Elizabeth Coker, 258th Judicial District Judge in Texas, appears to want to be both judge and prosecutor at trial, but clearly not the defendant. Coker has admitted to sending text messages to a prosecutor to suggest examination questions during a trial. What is astonishing is that the prosecutor Kaycee L. Jones, was later made herself a judge despite the misconduct. The case reflects what defense attorneys have often complained is the close relationship of judges and prosecutors as well as the overwhelming preference for making prosecutors judges across the country. Read The Full Story
Via John Wesley Hall at Fourth Amendment, a decision out of the 10th Circuit that puts an end to the pressing question of whether second hand smoke presents a sufficient justification to circumvent the 4th Amendment and enter a home without a warrant. Lest you think this is too ridiculous to be worthy of consideration, bear in mind this is on appeal, the district court have denied suppression.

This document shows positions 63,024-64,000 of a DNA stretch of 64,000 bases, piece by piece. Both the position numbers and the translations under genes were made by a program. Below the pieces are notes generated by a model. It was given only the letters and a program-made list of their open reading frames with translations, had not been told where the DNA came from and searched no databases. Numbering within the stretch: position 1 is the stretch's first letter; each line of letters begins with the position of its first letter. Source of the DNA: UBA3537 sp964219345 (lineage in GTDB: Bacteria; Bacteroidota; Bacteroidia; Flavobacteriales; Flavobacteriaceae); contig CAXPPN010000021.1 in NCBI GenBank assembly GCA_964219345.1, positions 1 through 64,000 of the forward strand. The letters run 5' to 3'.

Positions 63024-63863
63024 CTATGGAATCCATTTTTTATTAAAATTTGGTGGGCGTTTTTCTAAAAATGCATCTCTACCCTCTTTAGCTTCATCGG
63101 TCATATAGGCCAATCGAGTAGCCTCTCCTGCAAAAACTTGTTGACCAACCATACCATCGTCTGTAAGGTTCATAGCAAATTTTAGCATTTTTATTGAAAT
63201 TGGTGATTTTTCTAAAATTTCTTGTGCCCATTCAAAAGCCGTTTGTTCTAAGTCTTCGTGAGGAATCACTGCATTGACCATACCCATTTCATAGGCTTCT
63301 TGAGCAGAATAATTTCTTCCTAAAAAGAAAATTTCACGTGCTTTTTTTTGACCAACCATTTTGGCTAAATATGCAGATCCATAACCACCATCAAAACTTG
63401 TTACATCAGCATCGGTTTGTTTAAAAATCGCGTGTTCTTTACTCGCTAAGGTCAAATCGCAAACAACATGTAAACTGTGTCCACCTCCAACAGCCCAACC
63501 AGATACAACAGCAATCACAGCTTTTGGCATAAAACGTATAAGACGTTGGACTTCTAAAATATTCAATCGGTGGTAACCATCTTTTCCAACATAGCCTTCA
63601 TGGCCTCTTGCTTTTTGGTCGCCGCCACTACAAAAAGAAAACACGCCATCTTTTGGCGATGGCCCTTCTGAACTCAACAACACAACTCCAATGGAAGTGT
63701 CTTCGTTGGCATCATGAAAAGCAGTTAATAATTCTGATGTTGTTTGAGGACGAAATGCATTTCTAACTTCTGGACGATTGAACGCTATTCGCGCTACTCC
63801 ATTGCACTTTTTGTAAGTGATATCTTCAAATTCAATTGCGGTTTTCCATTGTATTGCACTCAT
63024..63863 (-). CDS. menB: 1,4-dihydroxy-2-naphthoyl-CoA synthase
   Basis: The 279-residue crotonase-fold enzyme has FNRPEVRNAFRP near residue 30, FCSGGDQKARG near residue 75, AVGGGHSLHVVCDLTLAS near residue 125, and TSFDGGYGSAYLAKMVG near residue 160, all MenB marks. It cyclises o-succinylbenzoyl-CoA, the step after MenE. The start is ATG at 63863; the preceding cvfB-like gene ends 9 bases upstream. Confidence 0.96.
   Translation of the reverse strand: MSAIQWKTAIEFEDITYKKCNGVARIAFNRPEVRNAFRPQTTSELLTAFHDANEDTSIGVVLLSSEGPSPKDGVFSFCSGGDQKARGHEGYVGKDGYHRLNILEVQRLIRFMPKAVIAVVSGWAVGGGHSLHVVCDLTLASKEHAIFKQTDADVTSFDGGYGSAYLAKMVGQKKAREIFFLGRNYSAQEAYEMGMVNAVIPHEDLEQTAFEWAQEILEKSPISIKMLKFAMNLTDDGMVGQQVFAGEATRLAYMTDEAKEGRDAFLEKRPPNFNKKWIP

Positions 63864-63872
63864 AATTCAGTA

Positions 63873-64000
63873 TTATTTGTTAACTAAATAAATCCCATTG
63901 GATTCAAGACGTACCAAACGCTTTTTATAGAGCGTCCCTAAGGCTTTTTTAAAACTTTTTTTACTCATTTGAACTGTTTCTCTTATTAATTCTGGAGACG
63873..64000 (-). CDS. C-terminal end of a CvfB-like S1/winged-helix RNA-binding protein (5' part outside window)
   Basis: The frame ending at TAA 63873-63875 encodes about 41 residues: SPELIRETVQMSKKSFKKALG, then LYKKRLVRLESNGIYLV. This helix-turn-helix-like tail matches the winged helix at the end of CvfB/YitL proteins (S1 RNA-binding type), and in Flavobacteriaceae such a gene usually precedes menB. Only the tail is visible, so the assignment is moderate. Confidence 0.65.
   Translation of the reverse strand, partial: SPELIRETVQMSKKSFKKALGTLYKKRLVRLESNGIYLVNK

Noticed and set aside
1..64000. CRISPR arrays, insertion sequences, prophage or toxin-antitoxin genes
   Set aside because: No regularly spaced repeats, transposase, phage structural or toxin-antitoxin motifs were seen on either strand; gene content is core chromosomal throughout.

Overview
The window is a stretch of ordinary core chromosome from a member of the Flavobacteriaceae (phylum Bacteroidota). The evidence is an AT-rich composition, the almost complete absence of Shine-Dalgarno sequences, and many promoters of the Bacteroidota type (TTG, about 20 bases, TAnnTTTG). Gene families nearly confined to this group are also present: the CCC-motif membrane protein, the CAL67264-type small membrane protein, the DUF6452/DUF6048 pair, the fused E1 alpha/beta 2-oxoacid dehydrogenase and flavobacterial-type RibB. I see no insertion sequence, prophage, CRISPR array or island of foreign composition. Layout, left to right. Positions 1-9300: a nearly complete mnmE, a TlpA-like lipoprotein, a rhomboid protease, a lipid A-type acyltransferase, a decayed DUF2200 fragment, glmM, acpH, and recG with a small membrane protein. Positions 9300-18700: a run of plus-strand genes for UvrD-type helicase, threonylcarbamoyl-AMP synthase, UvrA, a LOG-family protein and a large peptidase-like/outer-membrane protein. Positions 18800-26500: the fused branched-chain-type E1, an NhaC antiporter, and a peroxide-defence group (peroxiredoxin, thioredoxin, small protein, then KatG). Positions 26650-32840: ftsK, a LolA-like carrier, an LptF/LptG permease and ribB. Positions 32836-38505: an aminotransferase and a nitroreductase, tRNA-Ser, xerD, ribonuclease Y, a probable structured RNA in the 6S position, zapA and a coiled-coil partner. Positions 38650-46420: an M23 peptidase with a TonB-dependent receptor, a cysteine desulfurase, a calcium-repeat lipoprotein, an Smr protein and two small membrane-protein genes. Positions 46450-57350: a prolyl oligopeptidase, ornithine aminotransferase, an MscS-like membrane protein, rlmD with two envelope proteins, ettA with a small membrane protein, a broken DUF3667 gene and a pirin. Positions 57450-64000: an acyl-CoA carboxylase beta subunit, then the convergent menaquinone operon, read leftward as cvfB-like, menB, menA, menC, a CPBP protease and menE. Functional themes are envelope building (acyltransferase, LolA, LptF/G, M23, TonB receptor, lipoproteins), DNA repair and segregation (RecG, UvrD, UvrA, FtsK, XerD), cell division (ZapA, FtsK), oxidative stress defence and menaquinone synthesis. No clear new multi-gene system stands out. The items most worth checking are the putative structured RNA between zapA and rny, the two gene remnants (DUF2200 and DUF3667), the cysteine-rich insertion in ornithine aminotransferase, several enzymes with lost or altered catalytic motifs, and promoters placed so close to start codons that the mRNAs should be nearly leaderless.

George Zimmerman, the man accused of murdering Trayvon Martin, has been found not guilty of second murder and manslaughter.
The verdict is the culmination of a case that captured the nation's attention and will undoubtedly be imprinted in America's history. The not guilty verdict means the jury of six women found that Zimmerman justifiably used deadly force and reasonably believed that such force was "necessary to prevent imminent death or great bodily harm" to himself— Florida's definition of self-defense. Read The Full Story
In an initiative aimed at rooting out future leakers and other security violators, President Barack Obama has ordered federal employees to report suspicious actions of their colleagues based on behavioral profiling techniques that are not scientifically proven to work, according to experts and government documents.
The techniques are a key pillar of the Insider Threat Program, an unprecedented government-wide crackdown under which millions of federal bureaucrats and contractors must watch out for “high-risk persons or behaviors” among co-workers. Those who fail to report them could face penalties, including criminal charges.Read The Full Story